Chapters three through ten comprise part 2: “Sinners and Solidarity.” Here is where we engage Johnny the sinner who felt solidarity with those on the margins. Beck takes us to Cash’s concerts and introduces us to important songs that reflected this solidarity, including an important chapter concerning an album that spoke for the rights of Native Americans, a chapter that features the song “The Ballad of Ira Hayes,” the Native American hero of Iwo Jima. We also learn that Johnny often provided financial support to those who came to his concerts and carried messages home from those in prison. Both the guilt and the faith contributed to this sense of solidarity that emerges in his life and in his music.
If Johnny felt solidarity with those on the margins, he also had a deep love for his country. We see this explored in the two chapters of part three. His music celebrating the nation was often nostalgic, even as it pointed to the nation’s faults. This is revealed through his solidarity with Native Americans, opposition to the Vietnam War, and calls for prison reform, among other justice concerns. Regarding war (chapter 12), Beck writes of Cash: “So the gospel according to Johnny cash is this: violence is always tragic. Christians can never cheer, applaud, or baptize a nation’s use of force. Such uses are only and always tragedies that must be grieved and mourned—and most importantly circumscribed and limited” (140).
The final section of the book is titled “Suffering and Salvation.” In these three chapters, we learn more about Johnny’s later life. We learn that the 1980s were a difficult time for him, as his popularity waned. But after losing his Columbia Records contract, which he had for more than twenty-five years, he found a new lease on life with a producer known for working with hip-hop artists. Thus, a new era emerged.
As we hear the “Gospel according to Johnny Cash” through the words of Richard Beck, we encounter a man who loved God, wanted to fulfill his brother’s calling to be a preacher (though using music as the vehicle), but who too often failed to live up to the standards that Cash himself believed his brother would have held up. We learn about his failed marriage to Vivian, the drug addictions, the near suicide, and the marriage to his great love, June Carter Cash, which helped give him stability.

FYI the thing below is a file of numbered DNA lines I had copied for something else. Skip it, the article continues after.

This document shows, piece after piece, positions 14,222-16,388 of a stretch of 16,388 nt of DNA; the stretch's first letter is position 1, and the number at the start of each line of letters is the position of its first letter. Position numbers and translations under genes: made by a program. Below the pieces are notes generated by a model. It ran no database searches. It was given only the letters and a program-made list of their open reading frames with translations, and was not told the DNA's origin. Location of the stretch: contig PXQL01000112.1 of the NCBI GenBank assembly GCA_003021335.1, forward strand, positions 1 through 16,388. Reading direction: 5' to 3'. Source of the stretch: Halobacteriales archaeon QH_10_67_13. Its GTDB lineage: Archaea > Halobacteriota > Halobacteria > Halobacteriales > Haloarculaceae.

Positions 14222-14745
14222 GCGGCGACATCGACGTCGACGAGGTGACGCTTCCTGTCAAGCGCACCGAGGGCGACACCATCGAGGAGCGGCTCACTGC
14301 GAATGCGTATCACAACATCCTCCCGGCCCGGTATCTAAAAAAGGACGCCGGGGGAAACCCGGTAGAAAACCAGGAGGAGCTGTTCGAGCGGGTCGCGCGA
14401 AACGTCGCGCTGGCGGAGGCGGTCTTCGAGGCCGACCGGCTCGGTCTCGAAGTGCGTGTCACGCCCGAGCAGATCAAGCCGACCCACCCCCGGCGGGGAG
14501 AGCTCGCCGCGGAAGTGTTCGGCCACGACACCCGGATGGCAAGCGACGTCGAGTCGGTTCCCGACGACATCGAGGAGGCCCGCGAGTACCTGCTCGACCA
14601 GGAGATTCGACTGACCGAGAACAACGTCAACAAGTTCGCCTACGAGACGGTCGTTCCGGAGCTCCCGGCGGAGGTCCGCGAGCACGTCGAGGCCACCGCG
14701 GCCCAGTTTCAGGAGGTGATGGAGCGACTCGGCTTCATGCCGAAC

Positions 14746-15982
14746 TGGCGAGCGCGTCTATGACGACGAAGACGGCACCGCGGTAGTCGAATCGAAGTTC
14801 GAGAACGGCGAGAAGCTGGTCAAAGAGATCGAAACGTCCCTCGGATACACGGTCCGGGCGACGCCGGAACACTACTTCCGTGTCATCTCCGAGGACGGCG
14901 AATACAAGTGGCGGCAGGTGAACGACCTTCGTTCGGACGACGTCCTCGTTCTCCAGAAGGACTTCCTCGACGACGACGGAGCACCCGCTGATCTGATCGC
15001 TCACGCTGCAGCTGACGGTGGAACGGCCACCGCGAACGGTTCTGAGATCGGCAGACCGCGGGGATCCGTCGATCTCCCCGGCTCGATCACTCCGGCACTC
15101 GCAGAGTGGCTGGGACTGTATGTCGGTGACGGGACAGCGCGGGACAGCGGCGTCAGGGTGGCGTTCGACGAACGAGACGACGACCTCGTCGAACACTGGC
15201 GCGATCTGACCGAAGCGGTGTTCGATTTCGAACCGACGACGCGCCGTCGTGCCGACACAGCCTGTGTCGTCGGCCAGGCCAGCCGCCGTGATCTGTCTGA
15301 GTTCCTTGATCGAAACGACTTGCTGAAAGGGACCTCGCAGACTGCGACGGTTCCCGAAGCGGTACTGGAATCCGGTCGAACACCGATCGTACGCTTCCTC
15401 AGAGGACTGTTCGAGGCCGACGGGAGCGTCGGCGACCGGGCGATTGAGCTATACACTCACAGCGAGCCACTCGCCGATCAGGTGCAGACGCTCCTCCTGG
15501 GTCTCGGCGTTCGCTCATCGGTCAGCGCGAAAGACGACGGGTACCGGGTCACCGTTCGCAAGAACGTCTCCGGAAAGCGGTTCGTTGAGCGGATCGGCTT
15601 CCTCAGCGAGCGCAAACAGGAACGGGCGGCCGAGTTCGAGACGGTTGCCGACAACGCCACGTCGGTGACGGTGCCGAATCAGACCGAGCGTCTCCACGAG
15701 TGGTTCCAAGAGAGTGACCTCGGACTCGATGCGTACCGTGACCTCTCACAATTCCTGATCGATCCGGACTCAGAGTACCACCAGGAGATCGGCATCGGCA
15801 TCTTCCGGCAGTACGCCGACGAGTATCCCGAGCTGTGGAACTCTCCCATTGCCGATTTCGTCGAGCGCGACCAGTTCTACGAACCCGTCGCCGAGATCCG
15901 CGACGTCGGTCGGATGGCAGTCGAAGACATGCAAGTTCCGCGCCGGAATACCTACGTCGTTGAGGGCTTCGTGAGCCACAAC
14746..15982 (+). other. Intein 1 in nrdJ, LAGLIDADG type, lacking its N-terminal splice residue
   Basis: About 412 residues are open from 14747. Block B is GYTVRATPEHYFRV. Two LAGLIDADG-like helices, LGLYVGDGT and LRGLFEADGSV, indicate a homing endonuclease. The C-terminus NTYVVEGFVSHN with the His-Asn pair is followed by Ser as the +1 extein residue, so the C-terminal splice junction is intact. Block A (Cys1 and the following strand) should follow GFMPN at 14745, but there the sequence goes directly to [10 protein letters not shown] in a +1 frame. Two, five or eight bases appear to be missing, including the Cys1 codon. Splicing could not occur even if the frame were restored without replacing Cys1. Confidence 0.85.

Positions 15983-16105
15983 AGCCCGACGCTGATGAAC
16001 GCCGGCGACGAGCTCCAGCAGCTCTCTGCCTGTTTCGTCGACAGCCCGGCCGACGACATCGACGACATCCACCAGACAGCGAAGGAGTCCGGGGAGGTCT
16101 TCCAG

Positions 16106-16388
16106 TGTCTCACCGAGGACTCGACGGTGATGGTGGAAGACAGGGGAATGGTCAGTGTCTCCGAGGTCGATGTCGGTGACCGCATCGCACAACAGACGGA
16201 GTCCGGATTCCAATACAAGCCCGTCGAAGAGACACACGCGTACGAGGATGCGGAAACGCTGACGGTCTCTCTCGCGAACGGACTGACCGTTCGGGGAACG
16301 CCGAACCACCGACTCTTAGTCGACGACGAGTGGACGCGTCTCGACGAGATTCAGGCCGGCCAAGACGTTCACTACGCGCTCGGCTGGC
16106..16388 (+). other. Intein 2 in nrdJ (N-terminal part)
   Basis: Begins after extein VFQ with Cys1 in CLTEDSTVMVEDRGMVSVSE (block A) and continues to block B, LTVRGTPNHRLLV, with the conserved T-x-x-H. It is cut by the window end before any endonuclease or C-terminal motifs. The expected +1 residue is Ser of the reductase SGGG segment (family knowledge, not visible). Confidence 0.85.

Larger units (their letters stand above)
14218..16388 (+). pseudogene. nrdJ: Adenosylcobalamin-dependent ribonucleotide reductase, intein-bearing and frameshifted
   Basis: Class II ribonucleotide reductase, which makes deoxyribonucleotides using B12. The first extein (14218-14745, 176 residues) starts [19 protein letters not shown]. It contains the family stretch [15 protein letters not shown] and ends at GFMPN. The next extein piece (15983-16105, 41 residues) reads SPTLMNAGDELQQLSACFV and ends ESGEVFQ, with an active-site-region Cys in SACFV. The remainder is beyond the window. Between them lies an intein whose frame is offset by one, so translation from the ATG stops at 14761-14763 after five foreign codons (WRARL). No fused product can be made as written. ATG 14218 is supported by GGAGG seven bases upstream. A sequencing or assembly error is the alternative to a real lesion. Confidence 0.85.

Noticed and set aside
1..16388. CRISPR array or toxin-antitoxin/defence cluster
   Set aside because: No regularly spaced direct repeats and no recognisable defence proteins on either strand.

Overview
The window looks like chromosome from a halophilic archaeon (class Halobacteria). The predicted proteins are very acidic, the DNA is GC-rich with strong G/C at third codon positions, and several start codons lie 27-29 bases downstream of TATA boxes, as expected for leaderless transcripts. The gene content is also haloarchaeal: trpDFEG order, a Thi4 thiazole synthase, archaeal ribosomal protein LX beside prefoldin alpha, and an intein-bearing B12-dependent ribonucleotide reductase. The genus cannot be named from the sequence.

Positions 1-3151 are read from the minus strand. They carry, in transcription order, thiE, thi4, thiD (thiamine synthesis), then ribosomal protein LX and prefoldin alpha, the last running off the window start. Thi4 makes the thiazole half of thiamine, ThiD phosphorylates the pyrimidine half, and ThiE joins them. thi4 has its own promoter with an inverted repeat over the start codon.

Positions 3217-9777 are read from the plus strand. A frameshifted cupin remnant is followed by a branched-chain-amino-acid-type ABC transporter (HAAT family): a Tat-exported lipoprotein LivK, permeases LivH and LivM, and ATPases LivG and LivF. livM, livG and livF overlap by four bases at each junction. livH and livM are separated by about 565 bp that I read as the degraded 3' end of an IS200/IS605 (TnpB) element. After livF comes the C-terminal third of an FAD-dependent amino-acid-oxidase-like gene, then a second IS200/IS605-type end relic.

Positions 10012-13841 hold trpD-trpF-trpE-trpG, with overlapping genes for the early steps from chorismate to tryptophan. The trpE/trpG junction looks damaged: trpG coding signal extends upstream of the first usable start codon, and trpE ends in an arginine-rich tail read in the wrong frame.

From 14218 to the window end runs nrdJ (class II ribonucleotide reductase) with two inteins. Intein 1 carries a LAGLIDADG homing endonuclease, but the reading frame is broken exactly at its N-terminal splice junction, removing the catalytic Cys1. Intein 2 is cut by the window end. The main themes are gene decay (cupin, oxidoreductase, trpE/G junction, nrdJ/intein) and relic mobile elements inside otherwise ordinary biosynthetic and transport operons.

The book’s epilogue carries the subtitle The Gospel Road, a take on Johnny’s 1970 Jesus movie that featured his music and narration. Beck uses this movie as a vehicle to summarize Cash’s life: “the gospel according to Johnny Cash in The Gospel Road comes out most clearly in the crucifixion and death of Jesus.” In the movie’s closing scenes, Cash shared the message that “this sacrifice isn’t an ancient story, a legend, or a myth. This sacrifice of love is a living, contemporary reality.” (187). The Gospel of Johnny Cash is one of grace, even for the murderer living in prison. With those who live on the margins, Cash stood in solidarity.
If you’ve read any of Beck’s previous books, you know he is a great communicator. I don’t think you will be disappointed with this book. If you don’t know Beck, in my opinion, you should know him, and this is a great place to start. Again, you won’t be disappointed.
Robert D. Cornwall is pastor of Central Woodward Christian Church (Disciples of Christ) in Troy, MI, and editor of Sharing the Practice (Academy of Parish Clergy). He blogs at Ponderings on a Faith Journey.
C. Christopher Smith is the founding editor of The Englewood Review of Books. He is also author of a number of books, including most recently How the Body of Christ Talks: Recovering the Practice of Conversation in the Church (Brazos Press, 2019). Connect with him online at: C-Christopher-Smith.com